"I hated to walk away from that kind of money," said Armey, who now lives in Bartonville, near Flower Mound. "How many times in your life, or anybody's life, do they have an opportunity to earn that kind of money when they are 69 years old?"

But even fellow lobbyists say Armey's "curious model" was bound to cause problems for FreedomWorks and DLA Piper."

By no means is Armey the only former elected official who traffics in pushing policies for cold hard cash. Members of both parties follow this path and it's just one of many reasons why voters have such dim view of the way government has been working.

Currently, Congresswoman Michelle Bachman has hitched her wagon to the Celebrity Tea Party crowd, ignoring consequences in favor of a few moments of fame and hopes for future earnings.

Wednesday, November 04, 2009

Compassion for Celebrity Tea Party Loss

A quick politics check after yesterday's Mediocre Tuesday elections:

Republicans elected two governors, Democrats elected two Congressmen. Steve Benen breaks it down pretty well:

Going into yesterday, it'd been a good year for Democrats in special elections, winning three races -- New York's 20th, Illinois's 5th, and California's 32nd. Yesterday, Dems made it five for five.

In California's 10th, Lt. Gov. John Garamendi (D), running a progressive campaign, defeated Republican David Harmer by double digits, 53% to 42.7%.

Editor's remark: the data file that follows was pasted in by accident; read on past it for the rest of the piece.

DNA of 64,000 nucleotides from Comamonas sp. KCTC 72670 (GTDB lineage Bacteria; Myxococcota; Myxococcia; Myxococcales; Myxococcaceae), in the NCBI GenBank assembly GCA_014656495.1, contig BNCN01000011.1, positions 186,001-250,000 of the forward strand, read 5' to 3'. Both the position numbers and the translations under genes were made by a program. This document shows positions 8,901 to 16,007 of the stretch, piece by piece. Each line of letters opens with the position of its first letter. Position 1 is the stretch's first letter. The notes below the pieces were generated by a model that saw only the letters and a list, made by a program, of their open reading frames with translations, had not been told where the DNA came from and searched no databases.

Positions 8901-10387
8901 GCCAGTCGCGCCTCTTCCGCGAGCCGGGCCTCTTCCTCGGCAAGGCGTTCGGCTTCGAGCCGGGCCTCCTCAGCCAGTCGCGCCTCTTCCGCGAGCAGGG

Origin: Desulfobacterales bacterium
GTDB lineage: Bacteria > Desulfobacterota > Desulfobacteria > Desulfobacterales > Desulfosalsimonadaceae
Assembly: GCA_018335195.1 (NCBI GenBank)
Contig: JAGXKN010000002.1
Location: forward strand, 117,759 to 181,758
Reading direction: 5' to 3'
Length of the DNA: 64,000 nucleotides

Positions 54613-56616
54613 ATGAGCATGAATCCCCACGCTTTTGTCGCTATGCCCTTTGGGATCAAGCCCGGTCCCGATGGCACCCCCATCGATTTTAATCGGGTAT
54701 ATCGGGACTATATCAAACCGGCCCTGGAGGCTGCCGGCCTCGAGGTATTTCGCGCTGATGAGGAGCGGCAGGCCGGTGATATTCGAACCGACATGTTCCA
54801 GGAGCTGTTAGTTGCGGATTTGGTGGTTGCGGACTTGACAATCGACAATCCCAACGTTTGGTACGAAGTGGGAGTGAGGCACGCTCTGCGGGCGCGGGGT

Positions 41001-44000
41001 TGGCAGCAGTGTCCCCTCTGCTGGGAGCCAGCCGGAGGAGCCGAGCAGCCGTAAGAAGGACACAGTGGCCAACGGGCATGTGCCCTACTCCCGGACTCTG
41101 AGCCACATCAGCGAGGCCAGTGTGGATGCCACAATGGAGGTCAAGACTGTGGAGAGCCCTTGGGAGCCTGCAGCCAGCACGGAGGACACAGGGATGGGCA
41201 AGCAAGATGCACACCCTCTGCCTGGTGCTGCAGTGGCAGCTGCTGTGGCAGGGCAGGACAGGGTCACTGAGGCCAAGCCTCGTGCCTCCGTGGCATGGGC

And in New York's 23rd, in the race that captured extensive national attention, Democrat Bill Owens scored a surprising win, beating Conservative Party nominee Doug Hoffman, 49.3% to 45.2%, with nearly all of the votes counted.

While it's a mistake to characterize either of these House races as bellwethers, the New York defeat not only gave Democrats something to be happy about on an otherwise disappointing Election Day -- Owens will be the first Dem to represent this area since the 19th century -- it was also a setback for the right-wing activists and leaders who'd invested so heavily in this special election.

Indeed, the far right had a plan. Activists and their allies would drive the moderate Republican away and rally behind the right-wing candidate. They would then take this model on the road, making NY-23 a model for competitive contests elsewhere. Of course, the strategy looks less impressive when the Democrat wins."

Actor and conservative firebrand of Tennessee, Fred Thompson must feel pretty lousy after the things he said yesterday in a rally for the Conservative - I mean Celebrity Tea Party candidate - Doug Hoffman:

The eyes of the nation — the eyes of the world — are on New York 23 tonight," he said. "And tomorrow you're going to shake the foundations of Washington D.C."

And then there was this from singer John Rich, of the duo Big & Rich:

"Tomorrow, there's going to be a lot of conservative partying going on in this neck of the woods," the singer said.

Mr. Rich also took swipes at Dierdre K. Scozzafava and the Republican officials who picked her as a congressional candidate over Mr. Hoffman.

"I'm a little sideways with the Republican Party for putting up Dede Schizophrenic," he said."

Aw, poor Fred and John - they likely feel all bruised and battered by the election day outcome, so here's something to soothe your boo-boos and make you feel better.